for the Journey North Teacher
a Climate for Inquiry
an inquiry-oriented classroom, the teacher is a co-explorer and guide
who cultivates curiosity and challenges students to think and act
like scientists as they explore intriguing questions. It is a place
where diverse ideas are valued and students feel safe taking risks
to "think out loud" as they share, debate, and justify emerging ideas.
Students have time and opportunities to explore, experiment, test
and refine ideas as they collaboratively build understanding. But
it takes time, practice, and sometimes, a shift in teaching strategies,
to create a classroom where inquiry can flourish.
the following strategies.
Shifting Control: Students as Decision
When students are able to influence the direction of their learning
and their opinions and ideas are valued, motivation, reasoning skills,
and confidence flourish. Some activities in Journey North prescribe
questions, procedures, and data for students to interpret; others
challenge students to ask their own questions and design investigations
to try to answer them. This reflects the continuum of classroom-based
inquiry. Most Journey North classroom science explorations fall somewhere
gradually shifting to a more student-directed approach, you can
develop comfort transferring decision making to students and they
can see the inquiry process modeled and build their skills. Here
are some examples of how this might work through the year in a Journey
students increasing responsibility for deciding how to approach
students increasing responsibility for deciding how to gather,
organize, and make sense make sense of migration data.
students follow the set protocol for the tulip study, invite small
groups to design and conduct their own tulip experiments.
students grapple with ideas and data, routinely ask yourself,
Is it more productive at this point to let students struggle
with this piece of the puzzle or to introduce a new piece of information
(e.g., a scientist's explanation) or change the direction of the
a Culture of Collaboration
Mirror what scientists do by nurturing a classroom of co-explorers
and learners (yourself included) who, in the search for understanding,
pursue questions, wrestle with data, respect diverse ideas, and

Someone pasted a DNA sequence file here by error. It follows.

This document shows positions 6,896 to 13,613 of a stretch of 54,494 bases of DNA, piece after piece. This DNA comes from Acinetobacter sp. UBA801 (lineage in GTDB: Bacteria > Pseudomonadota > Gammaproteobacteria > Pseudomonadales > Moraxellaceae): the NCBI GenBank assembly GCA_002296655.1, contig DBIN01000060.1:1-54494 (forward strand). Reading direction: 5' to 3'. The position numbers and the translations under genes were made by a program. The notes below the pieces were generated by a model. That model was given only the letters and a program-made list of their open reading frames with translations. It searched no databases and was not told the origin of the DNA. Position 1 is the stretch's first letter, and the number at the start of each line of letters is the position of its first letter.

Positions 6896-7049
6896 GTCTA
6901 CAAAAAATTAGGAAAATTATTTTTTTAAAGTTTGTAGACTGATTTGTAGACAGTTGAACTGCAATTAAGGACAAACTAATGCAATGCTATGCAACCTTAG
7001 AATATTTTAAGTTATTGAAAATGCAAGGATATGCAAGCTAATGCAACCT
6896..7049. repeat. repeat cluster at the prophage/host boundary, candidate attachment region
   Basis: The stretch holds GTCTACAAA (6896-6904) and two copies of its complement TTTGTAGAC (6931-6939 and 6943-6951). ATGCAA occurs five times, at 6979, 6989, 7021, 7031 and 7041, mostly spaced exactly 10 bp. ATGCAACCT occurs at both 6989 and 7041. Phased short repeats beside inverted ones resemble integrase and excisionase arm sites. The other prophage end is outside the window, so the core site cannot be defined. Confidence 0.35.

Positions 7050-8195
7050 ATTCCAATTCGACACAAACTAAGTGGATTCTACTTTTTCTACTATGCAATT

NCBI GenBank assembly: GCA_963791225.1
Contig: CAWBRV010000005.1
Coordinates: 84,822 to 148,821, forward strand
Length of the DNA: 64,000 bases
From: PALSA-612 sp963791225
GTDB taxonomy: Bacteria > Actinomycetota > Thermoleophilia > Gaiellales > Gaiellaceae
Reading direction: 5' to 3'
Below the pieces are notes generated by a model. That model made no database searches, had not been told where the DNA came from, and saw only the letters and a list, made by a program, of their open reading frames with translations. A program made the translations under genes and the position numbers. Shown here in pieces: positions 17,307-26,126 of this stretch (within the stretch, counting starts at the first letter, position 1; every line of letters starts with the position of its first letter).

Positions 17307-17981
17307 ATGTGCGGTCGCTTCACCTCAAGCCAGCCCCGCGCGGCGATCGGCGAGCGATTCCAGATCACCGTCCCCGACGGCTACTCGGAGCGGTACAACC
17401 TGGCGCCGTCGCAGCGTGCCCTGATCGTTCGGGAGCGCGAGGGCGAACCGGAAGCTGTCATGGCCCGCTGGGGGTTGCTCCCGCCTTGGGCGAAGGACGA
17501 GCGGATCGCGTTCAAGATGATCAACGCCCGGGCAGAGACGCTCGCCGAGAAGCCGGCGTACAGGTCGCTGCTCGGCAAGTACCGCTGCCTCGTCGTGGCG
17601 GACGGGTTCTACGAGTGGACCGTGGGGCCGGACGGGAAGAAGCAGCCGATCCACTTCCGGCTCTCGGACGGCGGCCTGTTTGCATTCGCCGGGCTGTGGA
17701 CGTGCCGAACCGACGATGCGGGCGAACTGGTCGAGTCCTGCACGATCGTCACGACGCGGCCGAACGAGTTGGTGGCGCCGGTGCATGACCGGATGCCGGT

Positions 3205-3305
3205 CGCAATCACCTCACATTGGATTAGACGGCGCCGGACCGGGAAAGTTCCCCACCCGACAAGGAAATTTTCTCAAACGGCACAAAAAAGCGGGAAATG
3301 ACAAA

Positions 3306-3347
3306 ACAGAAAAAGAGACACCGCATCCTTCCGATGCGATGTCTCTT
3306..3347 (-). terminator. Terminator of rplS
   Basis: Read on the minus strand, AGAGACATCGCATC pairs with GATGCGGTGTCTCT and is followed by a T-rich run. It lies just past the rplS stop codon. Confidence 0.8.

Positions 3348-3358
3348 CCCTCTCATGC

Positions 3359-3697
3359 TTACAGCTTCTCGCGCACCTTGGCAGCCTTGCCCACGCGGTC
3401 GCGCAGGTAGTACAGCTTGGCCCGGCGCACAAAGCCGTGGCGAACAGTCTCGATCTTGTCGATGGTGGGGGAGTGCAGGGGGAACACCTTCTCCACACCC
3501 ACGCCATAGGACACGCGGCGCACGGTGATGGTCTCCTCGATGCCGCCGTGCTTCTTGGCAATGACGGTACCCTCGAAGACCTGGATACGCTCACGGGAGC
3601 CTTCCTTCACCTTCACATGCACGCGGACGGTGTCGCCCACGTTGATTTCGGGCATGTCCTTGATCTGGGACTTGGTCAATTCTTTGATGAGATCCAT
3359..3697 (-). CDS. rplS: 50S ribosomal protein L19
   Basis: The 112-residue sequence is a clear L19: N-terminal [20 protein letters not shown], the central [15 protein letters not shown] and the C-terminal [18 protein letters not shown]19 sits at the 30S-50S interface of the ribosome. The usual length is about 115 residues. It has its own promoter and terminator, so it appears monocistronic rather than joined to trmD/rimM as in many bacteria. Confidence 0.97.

exchange theories. Here are some tips for cultivating collaborators.
practical, have students work in small groups to gather, track,
and make sense of migration data or to investigate questions and
cooperative groups in setting goals and expectations for their
collaborative process and outcomes.
opportunities for groups to routinely share, review, question,
and comment on one another's data, explanations, or investigation
designs. Require all group members to participate.
that you don't know all the answers, When you do so, you empower
students to work together to tackle challenges.
The Spirit of Science Inquiry
Help students grasp what makes scientists tick by modeling the spirit
of curiosity, questioning, self-reflection, flexibility, openness
to new ideas and theories, and respect for evidence, that characterize
science inquiry. Recognize and offer praise when you notice students
exhibiting these scientific values.
To ignite discussions, show respect for students' thinking, and support
active reasoning, try to ask questions that encourage observation
and reflection and that help them explore, explain, support, and evaluate
ideas. Minimize factual questions that have just one right answer
or those that require yes or no response. When you accept students'
responses as valid, and probe for clarification, elaboration, and
evidence, you send the message that it's okay to take risks and that
"rough-draft" thinking is vital to the science process. See Open-Ended
Questions That Inspire Scientific Thinking.
Like scientists, kids need time to try ideas, make mistakes, and ponder
and discuss data. When practical, try to leave "wiggle room" and be
willing to diverge from your plans and schedule to enable students
to pursue intriguing questions when they are tracking migrations or
exploring local phenomena.